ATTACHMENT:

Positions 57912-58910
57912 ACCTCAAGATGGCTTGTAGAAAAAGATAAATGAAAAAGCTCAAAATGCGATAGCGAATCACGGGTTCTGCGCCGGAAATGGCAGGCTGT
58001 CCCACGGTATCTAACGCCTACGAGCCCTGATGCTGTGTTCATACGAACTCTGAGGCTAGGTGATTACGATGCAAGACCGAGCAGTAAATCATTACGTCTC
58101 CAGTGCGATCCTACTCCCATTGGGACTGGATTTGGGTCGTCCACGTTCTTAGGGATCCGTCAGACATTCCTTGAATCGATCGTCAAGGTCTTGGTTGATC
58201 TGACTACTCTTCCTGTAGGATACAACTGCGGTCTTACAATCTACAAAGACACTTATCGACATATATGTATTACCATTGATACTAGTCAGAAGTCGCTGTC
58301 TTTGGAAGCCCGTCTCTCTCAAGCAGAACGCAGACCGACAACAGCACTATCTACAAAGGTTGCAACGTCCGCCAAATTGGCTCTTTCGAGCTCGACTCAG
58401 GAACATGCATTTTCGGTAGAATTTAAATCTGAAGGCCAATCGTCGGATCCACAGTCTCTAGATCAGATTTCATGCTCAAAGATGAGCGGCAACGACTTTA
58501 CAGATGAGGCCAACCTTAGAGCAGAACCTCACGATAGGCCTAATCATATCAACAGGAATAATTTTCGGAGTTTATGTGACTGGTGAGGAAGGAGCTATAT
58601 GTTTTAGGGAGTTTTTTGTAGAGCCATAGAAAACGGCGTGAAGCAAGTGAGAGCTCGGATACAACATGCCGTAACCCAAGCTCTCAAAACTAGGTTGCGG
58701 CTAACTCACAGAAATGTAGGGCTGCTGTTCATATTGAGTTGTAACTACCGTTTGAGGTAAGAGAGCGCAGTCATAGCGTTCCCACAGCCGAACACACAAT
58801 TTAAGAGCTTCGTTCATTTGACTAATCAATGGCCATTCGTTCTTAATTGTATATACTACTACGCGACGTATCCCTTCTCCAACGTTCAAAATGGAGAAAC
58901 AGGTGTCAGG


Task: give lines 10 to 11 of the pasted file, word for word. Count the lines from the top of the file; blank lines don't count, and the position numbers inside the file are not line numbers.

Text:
58701 CTAACTCACAGAAATGTAGGGCTGCTGTTCATATTGAGTTGTAACTACCGTTTGAGGTAAGAGAGCGCAGTCATAGCGTTCCCACAGCCGAACACACAAT
58801 TTAAGAGCTTCGTTCATTTGACTAATCAATGGCCATTCGTTCTTAATTGTATATACTACTACGCGACGTATCCCTTCTCCAACGTTCAAAATGGAGAAAC